Which just goes to prove just how difficult it is to be a non-conformist. Going along to get along, by contrast, is much less lonely than being a non-conformist. All the kids listening to Prince and wearing polo shirts with their collars turned up had more friends!

In today’s scripture, the apostle Peter gives four imperatives—four commands—in these verses. One of them is “do not conform to the evil desires you had when you lived in ignorance.” There are three other commands. Verse 13: “Set your hope fully on the grace that will be brought to you at the revelation of Jesus Christ.” That’s number two. Verse 15: “Be holy in all your conduct, since it is written, ‘You shall be holy, for I am holy.’” That’s three. Then verse 17: “Conduct yourself with fear throughout the time of your exile.” Four commands. Why are these commands important for us to follow? Read the rest of this entry »

Sermon 04-23-17: “More Precious Than Gold”

May 5, 2017

Today marks the beginning of a new sermon series in 1 Peter. Its message couldn’t be more relevant for us today: the apostle Peter wants us to know deep and lasting happiness in Jesus Christ, which we can experience no matter what is happening in our lives. Even the suffering we experience and the trials we endure, Peter says, are for our good.

Sermon Text: 1 Peter 1:1-9

This week’s New Yorker magazine features an article on a recent phenomenon known as the hashtag #vanlife and a young couple, Emily King and Corey Smith, who helped to popularize it. A few years ago, this couple bought a 1987 Volkswagen Vanagon, which is now their home. They live out of their van. And they spend their time traveling to different beaches in California and surf to their hearts’ content. Or they go hiking, or camping, or skiing—or whatever else their heart desires. All the while documenting their adventures on Instagram. For income, Emily got a job as a web designer, which didn’t require her to be in an office. All she needed was a good cell signal. She did that for a year or two. Eventually, the couple gained so many Instagram followers that they decided they could support themselves through advertising—by getting sponsors and pitching their sponsors’ products through social media.[1]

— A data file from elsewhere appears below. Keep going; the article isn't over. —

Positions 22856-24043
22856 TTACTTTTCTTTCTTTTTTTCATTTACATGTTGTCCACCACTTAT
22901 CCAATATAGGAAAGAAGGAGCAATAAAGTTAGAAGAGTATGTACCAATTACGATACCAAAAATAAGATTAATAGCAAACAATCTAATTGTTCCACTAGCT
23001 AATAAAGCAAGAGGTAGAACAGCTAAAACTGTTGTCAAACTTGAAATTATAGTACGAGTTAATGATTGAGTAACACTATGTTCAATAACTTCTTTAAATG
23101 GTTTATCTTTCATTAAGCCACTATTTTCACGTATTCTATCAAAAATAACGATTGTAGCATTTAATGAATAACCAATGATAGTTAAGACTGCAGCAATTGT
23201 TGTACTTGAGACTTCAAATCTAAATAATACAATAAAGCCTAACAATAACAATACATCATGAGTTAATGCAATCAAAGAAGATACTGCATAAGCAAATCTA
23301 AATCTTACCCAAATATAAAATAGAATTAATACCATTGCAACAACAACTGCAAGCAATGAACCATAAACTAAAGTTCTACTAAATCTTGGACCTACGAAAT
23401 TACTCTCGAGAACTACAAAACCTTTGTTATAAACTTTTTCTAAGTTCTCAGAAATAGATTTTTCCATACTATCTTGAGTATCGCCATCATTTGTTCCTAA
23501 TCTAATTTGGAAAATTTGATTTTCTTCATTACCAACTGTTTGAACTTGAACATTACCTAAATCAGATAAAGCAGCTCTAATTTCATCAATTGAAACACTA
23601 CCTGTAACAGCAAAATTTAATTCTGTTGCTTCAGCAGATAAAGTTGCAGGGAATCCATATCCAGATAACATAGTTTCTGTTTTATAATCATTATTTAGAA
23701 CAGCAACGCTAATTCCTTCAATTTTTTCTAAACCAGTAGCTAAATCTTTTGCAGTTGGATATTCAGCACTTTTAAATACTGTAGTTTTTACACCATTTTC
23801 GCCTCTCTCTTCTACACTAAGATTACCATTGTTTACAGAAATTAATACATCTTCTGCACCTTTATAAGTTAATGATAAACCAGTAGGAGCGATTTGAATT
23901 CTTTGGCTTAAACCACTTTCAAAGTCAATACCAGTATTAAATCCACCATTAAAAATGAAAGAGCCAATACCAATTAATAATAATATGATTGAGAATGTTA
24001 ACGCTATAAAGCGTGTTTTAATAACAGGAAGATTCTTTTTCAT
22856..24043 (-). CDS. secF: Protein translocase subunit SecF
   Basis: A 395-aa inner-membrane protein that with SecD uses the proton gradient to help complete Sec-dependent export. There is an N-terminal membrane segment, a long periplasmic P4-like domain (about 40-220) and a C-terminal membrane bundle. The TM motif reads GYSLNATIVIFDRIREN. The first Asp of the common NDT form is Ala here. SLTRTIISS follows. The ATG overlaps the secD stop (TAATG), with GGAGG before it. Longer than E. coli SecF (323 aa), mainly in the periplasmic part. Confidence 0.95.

#Vanlife advocate Emily King

Emily and Corey’s message is, “Live like us! Enjoy your life to the fullest! Don’t let the stresses of work or career prevent you from realizing your dream. Your dream isn’t found in a big paycheck or high-status career; it’s found in living a #vanlife of total freedom!”

This message is catching on, and I totally get the appeal. They make it seem like their lives are one long vacation—that they don’t really need to work. And they’ve inspired thousands of their Instagram followers to give the #vanlife a try. In fact, a used Volkswagen van dealer in California says business is booming. 

But—and I admit this could be sour grapes on my part—but the article does point out how hard the couple has to work to give the appearance of not working: For instance, it often takes many hours to take and edit even one perfect, idyllic picture of them and their van in Paradise. Plus, they have to constantly worry over whether they’re getting enough “likes” on social media—because that’s what their sponsors care about. And let’s notice how much of “living the #vanlife” depends on external circumstances, many of which are beyond Emily and Corey’s control. What if they get pregnant and have a baby? Or two. Suddenly that Vanagon won’t be quite big enough. Can they afford the additional expenses? What if one of them gets sick or injured—which requires frequent doctors’ visits, or hospital stays, or surgery. Will they be able to travel? And do they even have health insurance? What if one of their parents gets sick and needs to move in with them?  That van won’t do. And part of the couple’s appeal, let’s face it, is that they’re young and good-looking. Youth and beauty fade, in case any of us haven’t noticed. How long can anyone stay in the business of taking pictures of themselves and getting other people to pay for it?